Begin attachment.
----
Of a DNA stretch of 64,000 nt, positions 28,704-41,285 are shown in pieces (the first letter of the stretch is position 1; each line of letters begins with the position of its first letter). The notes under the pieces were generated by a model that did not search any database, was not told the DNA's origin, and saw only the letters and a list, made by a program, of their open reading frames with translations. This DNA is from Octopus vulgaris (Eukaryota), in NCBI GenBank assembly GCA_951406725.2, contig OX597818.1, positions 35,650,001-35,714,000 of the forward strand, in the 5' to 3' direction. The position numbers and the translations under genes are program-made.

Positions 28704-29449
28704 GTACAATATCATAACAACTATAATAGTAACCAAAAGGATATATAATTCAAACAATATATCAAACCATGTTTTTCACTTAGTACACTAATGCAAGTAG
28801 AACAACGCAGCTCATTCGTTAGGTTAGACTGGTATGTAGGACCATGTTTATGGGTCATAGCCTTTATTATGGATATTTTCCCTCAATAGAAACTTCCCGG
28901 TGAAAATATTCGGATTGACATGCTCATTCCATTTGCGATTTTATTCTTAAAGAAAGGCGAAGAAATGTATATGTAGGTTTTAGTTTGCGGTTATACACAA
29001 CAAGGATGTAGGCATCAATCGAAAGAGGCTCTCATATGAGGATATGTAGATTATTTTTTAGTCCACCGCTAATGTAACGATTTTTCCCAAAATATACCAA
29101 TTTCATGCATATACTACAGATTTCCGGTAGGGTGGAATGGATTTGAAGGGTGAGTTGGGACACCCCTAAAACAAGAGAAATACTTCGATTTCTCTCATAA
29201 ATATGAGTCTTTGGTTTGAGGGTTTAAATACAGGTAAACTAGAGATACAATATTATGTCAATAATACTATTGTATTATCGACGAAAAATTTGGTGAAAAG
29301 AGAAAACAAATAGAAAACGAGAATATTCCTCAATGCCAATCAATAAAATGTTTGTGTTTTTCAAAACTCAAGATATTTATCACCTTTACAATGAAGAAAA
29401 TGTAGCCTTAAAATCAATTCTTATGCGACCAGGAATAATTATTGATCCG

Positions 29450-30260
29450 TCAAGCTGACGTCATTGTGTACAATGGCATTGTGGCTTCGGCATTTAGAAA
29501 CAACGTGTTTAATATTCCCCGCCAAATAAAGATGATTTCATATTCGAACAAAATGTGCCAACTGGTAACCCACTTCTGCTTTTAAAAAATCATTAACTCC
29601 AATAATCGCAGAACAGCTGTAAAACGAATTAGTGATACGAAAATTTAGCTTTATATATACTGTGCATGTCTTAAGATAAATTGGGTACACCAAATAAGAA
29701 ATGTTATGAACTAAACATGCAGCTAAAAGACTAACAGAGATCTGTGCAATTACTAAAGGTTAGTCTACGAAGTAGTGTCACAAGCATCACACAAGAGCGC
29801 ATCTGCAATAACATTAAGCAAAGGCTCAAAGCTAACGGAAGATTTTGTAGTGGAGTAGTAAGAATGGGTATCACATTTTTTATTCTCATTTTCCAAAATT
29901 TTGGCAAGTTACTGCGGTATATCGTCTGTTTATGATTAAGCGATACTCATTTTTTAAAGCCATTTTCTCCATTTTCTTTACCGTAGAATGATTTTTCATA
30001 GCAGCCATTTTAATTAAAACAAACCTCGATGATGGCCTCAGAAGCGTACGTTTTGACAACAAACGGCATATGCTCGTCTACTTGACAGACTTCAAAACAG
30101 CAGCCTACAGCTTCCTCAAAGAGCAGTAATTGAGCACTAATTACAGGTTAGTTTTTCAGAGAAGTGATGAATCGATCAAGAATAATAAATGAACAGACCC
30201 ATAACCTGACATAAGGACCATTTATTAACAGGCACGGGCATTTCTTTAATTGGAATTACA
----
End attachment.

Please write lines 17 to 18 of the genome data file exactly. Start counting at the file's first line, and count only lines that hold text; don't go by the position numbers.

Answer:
29901 TTGGCAAGTTACTGCGGTATATCGTCTGTTTATGATTAAGCGATACTCATTTTTTAAAGCCATTTTCTCCATTTTCTTTACCGTAGAATGATTTTTCATA
30001 GCAGCCATTTTAATTAAAACAAACCTCGATGATGGCCTCAGAAGCGTACGTTTTGACAACAAACGGCATATGCTCGTCTACTTGACAGACTTCAAAACAG